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Transat New York-Barcelona: Safran leads the dance of the light airs
On the fifth day of racing, the Safran monohull skippered by Marc Guillemot and Morgan Lagravičre still leads the IMOCA Ocean Masters New York to Barcelona Race. At 1230hrs (French time) on Friday, the pair were 20.1 miles ahead of Hugo Boss (Ribes-Breymaier). After a more than bracing bypass of the first depression, the fleet are currently negotiating a transition zone in light conditions. Everyday is different for the four crews of the Transat New York-Barcelona, which Morgan Lagravičre is quite happy about.


Regrouping after the first third
The four IMOCA in the Transat New York -Barcelona have already covered nearly 1,400 miles and just 47 miles separate the leader, Safran and the crew of Gaes Centros Auditivos (Corbella - Marin) in last place. That kind of gap is a drop in the Atlantic ocean. "We lost a little to Hugo Boss as the wind died down gradually and they had a little more pressure behind them,” Lagravičre said, sounding happy and rested. “But we are very pleased with the beginning of the race because we have given it our all, there’s nothing more we could have done. I have to admit that the first few days have left their mark. We had a really hard time; the noise of carbon hitting the waves is seriously impressive. Sometimes we moved around in the boat on all fours. It's all part of learning process. It's more fun to have these kind of conditions early in the race. From now until Gibraltar it should be much more comfortable.”

Six days of racing before entering the Mediterranean
Approaching a first area of ​​high pressure, in the middle of the most direct route to the finish on a north-south axis, Team Neutrogena (Altadill - Munoz) and Gaes Centros Auditivos have chosen a path to the north and the two leaders Safran and Hugo Boss, have taken a southerly route. At the moment, Guillemot and Lagravičre have ten knots of west-southwesterly breeze. “We are under a Code 0, which is the perfect headsail in these light conditions,” Lagravičre, enjoying every moment of his first Atlantic race, said. “So, in theory, we will not be too slow and there will be transition zones from here to the entrance to the Mediterranean. The routing is showing six days to Gibraltar. We have the right boat for these conditions and that’s allowing us to eat well, sleep well and so be more focused on strategy. On the wardrobe side, we have dried everything out in the sun and last night we were just in a little fleece and our oily trousers. What happiness.”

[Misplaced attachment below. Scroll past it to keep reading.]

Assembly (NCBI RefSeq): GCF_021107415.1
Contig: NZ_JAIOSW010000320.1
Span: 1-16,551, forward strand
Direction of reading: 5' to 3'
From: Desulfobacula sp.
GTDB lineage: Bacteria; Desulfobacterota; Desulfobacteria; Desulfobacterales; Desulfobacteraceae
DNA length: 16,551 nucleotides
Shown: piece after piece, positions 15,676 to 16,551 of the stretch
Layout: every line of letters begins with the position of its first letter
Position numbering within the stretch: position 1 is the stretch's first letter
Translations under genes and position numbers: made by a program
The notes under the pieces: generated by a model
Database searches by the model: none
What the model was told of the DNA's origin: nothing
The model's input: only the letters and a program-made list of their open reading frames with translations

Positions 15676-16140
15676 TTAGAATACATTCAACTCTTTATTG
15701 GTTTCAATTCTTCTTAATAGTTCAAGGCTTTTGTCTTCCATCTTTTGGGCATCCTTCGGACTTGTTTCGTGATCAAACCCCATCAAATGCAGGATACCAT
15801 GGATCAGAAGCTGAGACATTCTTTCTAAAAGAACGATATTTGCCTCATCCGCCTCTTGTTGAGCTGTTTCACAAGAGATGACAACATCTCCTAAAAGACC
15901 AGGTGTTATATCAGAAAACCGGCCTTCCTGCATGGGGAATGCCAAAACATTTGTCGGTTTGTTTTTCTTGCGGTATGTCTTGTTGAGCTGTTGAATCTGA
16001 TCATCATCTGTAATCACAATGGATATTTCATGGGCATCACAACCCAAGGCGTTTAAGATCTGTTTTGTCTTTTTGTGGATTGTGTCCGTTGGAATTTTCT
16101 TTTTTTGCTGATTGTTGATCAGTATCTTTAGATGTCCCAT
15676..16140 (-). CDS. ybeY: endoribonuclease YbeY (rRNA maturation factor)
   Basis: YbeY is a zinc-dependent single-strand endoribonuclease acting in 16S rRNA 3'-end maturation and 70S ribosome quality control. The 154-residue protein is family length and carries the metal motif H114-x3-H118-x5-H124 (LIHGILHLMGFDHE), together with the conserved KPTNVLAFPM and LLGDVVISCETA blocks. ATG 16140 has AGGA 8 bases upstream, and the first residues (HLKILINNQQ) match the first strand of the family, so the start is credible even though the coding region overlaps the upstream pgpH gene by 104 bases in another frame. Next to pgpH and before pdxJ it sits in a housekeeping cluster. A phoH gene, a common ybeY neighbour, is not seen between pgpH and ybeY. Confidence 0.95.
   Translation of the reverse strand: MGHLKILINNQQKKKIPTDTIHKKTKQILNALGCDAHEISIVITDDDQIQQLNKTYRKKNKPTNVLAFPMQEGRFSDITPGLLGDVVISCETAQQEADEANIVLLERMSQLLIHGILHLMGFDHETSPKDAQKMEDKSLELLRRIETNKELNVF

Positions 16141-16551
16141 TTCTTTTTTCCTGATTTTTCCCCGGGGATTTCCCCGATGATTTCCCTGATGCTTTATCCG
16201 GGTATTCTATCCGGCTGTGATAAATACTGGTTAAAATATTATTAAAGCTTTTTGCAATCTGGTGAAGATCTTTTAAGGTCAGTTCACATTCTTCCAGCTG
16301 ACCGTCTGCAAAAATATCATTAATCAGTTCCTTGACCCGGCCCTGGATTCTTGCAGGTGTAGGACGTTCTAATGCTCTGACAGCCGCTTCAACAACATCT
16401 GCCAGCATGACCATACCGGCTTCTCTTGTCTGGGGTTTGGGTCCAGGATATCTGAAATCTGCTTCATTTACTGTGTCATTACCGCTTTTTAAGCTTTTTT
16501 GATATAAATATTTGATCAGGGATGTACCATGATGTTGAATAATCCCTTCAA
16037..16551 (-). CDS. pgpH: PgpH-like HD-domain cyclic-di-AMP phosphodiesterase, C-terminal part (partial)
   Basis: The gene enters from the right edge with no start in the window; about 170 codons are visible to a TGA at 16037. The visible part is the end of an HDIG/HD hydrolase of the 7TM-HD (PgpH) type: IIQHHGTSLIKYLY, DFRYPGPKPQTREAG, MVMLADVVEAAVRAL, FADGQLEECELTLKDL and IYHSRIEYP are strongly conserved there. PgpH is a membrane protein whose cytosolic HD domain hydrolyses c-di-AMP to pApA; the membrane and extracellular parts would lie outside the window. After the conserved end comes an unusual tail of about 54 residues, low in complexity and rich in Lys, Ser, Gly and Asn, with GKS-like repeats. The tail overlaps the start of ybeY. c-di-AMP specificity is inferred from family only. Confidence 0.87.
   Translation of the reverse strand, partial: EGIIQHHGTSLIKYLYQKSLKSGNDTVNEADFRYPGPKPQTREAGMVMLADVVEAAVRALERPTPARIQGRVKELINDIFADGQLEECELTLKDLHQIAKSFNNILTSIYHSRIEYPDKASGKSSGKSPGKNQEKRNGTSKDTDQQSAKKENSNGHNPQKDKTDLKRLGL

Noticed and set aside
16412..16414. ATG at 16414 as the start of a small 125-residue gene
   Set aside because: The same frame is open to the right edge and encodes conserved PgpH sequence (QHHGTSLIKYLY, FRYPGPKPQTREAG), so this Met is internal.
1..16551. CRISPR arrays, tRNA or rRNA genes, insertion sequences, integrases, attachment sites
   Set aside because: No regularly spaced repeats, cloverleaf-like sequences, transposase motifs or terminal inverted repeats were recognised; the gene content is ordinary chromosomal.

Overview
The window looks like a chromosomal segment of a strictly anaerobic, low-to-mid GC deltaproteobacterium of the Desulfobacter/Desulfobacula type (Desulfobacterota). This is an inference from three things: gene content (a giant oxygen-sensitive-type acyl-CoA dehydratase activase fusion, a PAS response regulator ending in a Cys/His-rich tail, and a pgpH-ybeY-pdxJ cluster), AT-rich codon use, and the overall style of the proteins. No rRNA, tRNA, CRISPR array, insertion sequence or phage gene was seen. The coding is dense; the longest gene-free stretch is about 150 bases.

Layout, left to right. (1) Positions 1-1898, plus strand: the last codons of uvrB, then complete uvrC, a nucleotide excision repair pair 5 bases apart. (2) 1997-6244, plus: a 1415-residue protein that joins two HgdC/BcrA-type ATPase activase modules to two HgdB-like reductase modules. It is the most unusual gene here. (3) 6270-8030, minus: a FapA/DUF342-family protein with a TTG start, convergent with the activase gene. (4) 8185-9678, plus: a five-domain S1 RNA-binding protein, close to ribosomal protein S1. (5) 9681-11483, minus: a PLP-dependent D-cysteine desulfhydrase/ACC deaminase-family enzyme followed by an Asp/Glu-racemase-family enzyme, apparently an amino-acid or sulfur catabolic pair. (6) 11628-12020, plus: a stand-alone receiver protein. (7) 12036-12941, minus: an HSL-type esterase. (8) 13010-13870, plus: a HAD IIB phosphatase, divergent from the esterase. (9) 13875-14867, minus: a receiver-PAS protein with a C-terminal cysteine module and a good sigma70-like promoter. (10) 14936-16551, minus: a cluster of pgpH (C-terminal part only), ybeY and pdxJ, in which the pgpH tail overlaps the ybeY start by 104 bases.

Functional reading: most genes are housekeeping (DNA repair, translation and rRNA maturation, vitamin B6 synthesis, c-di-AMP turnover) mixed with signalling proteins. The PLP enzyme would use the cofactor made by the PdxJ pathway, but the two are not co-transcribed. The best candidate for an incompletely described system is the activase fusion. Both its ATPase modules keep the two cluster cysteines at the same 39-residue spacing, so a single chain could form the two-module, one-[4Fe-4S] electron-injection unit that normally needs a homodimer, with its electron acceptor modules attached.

A good working environment on board
Guillemot and Lagravičre have very different backgrounds but the strength of their partnership lies in how complementary they are. But until there is the pressure of competition, it is not always easy to know how it will work. After five days of racing, there is a real chemistry between the two sailors of the Safran Sailing Team. “Initially, we had planned two-hour watches. In the big conditions we didn’t really have time to chat. But since yesterday, we have talked a lot more and this a great aspect of double-handed offshore racing that I didn’t really know about. Our approaches complement each other, which is very interesting. Our roles on board divided naturally. I really trust our partnerships the boat is great, and we have the ability to win.” Which one of them said that?

Photo : PIERRICK CONTIN
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